Republic, Mo., defends use of town logo as a proper nod to religion

Tuesday, July 21, 1998

Attorneys representing Republic, Mo., in a legal battle over the town's use of a Christian symbol in its seal have argued the use is not an endorsement of religion.


In legal papers filed last week with the U.S. District Court for the Western District of Missouri, the town answered a lawsuit by maintaining it did not know whether the ichthus – a fish symbol used by early Christians who lived under Roman Empire – is exclusively a symbol of Christianity.


Represented by the National Legal Foundation, a nonprofit religious-liberty group based in Virginia, the town argued that its use of the logo, which was designed by a resident in 1990, does not endorse any religion. Instead the group argues that the symbol merely acknowledges the importance of religion.


The American Civil Liberties Union of Kansas and Western Missouri sued the town earlier this month in federal district court in Missouri claiming the use of the logo violates the separation of church and state.


The civil liberties group is representing Jean Webb, a resident, who says the town's residents and government are not tolerant of minority beliefs and religions. Webb alleges that the town has “prominently displayed” the logo on public buildings, facilities, flags, signs and vehicles. Moreover, she claims the logo controversy has forced her to alter her own religious practices to shield herself and her children from harassment and ostracism in the community. Webb is a devotee of wicca, a nature-based, benign witchcraft.


“The desire to correct an imbalance, to educate on standing First Amendment rights, to address the harm done to me, and to seek legal intervention preventing further harm to others of minority religious beliefs, was, is, and always will be my intention in becoming involved in this action,” Webb said in statement about the suit. “No one is saying that Christianity is offensive — just that government should maintain complete neutrality –which protects Christians as well as non-Christians — from government mandated displays of faith.”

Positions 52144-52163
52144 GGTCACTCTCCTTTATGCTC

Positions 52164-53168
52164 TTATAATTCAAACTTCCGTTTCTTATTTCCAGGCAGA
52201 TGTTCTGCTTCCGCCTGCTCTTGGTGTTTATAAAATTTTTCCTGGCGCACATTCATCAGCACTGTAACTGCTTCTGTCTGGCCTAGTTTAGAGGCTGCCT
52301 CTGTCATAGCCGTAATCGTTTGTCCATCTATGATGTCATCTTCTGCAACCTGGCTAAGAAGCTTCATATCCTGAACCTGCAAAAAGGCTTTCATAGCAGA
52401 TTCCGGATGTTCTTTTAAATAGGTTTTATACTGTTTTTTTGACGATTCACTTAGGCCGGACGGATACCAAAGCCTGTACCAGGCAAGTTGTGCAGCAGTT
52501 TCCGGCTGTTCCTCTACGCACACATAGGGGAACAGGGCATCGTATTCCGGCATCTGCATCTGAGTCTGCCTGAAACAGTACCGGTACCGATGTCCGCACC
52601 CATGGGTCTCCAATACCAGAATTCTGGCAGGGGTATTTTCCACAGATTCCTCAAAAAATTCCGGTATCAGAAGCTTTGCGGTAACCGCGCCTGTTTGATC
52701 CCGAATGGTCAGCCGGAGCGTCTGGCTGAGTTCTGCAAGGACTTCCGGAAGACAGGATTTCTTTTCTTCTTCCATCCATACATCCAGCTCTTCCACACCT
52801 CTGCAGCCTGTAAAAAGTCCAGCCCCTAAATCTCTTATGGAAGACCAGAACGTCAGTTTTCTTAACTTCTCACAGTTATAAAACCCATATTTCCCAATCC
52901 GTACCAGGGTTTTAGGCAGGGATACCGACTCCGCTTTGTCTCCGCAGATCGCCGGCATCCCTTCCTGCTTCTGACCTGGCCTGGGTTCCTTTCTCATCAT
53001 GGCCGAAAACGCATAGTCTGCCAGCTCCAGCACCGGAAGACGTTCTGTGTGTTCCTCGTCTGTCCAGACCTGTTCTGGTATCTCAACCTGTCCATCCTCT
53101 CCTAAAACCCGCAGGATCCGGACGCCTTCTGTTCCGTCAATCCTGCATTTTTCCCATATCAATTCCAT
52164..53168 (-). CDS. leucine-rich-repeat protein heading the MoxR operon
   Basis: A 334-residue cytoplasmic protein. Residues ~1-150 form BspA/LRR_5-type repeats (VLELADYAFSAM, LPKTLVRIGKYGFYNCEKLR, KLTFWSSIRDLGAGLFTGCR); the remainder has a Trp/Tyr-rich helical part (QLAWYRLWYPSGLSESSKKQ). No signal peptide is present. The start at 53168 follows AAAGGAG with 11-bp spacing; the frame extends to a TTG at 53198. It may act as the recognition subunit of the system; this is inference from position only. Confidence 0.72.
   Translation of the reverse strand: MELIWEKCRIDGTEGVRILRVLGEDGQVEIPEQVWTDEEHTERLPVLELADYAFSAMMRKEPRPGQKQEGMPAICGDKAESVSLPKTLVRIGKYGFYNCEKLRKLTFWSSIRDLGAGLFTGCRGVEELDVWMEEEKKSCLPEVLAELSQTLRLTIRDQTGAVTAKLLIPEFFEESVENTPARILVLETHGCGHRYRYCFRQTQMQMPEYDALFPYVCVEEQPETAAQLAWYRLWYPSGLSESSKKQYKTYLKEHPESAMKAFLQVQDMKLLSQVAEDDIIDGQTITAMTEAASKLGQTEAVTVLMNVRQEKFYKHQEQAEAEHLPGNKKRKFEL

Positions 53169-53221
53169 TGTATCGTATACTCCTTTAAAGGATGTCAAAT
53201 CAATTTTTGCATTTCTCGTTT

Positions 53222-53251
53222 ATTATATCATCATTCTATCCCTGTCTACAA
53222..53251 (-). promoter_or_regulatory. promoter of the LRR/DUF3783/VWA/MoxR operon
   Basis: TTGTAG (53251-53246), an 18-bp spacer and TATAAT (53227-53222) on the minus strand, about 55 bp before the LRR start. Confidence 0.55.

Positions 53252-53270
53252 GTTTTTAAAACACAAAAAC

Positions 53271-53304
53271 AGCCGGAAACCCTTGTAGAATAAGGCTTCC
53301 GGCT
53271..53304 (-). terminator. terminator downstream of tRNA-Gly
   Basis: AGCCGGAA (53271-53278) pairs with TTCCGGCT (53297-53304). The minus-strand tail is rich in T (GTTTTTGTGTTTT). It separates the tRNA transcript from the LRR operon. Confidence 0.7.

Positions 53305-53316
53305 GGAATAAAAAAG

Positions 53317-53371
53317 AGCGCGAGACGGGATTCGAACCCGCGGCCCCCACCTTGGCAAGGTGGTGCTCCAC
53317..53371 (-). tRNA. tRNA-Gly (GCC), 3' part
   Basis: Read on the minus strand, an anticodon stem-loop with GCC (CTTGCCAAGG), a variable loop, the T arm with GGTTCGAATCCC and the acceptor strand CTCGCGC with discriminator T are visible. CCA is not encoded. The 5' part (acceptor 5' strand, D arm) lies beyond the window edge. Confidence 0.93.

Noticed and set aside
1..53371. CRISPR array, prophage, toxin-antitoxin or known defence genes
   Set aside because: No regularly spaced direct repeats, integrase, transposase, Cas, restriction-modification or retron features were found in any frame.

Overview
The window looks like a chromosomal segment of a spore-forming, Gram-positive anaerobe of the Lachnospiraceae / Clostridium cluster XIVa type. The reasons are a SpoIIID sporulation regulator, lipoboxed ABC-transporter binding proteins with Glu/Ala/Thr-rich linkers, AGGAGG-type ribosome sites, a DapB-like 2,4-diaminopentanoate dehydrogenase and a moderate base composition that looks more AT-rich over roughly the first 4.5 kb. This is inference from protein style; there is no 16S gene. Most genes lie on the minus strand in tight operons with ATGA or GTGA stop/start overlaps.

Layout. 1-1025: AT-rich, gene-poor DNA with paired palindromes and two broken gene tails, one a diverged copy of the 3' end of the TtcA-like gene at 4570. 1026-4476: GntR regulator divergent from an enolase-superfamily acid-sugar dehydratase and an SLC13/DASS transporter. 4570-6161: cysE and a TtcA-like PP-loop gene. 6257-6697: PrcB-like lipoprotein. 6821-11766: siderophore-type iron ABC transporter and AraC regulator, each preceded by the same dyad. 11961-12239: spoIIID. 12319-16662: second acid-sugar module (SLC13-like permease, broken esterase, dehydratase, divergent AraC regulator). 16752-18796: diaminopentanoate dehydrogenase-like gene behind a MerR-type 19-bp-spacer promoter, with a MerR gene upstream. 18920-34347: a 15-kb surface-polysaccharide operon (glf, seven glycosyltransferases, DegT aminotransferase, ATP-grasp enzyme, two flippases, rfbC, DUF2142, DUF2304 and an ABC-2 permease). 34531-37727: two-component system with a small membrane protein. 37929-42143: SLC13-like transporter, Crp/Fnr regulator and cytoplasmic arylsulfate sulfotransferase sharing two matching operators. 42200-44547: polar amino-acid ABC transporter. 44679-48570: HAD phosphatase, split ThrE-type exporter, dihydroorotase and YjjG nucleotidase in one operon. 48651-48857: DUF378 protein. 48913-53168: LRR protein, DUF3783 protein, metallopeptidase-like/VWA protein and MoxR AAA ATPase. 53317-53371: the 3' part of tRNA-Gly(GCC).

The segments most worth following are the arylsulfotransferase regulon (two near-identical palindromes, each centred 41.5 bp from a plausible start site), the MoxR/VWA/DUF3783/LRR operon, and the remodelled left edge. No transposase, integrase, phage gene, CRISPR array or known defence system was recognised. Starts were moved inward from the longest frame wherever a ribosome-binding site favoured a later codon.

Republic officials, however, argued in their answer to the ACLU suit that the logo does not violate Webb's or any other resident's religious liberty.


Steven Fitschen, National Legal Foundation president, derided the ACLU for bringing the suit.


“This is part of a pattern of lawsuits brought by the ACLU to remove every vestige of religion from public life,” Fitschen said. “The attitude is that religion is fine in private but not in the public. The problem is, as United States Supreme Court Justice Antonin Scalia has noted, religion, unlike pornography, cannot be kept strictly private. Rather, religion by its very nature has a public element. The people of Republic surely can acknowledge the role of religion in their community without creating a constitutional crisis.”


Gay Revi, a local ACLU board member, said the fish drawing is a symbol steeped in Christian history and meaning.


“The ACLU is surprised to hear that the city of Republic is denying the ichthus' religious meaning,” Revi said. “The city's own official publications describe the fish as 'the ancient symbol of religion.' Now, the ACLU finds itself in the somewhat unusual position of defending the integrity of a Christian symbol as city officials try to dumb down the meaning of the ichthus.”


David Huggins, staff attorney for the National Legal Foundation, disagreed with Revi's position that the ichthus has always been a symbol of Christianity.


“The meaning of the symbol is something that still has to be explored,” Huggins said. “The ACLU claims it has always symbolized Christianity. We don't know whether it has exclusively been such a symbol.”


Huggins also said that even if the symbol is exclusively Christian, the town still has a constitutional right to use it in its logo.


“I think there has been an overreaction to the effects of the symbol,” he said. “To call the city's use of the seal a violation of the establishment clause is a misreading of our Constitution. This is not at all what Jefferson and Madison had in mind. In fact Jefferson proposed, for a national seal, a depiction of the children of Israel crossing the desert as described in the book of Exodus.”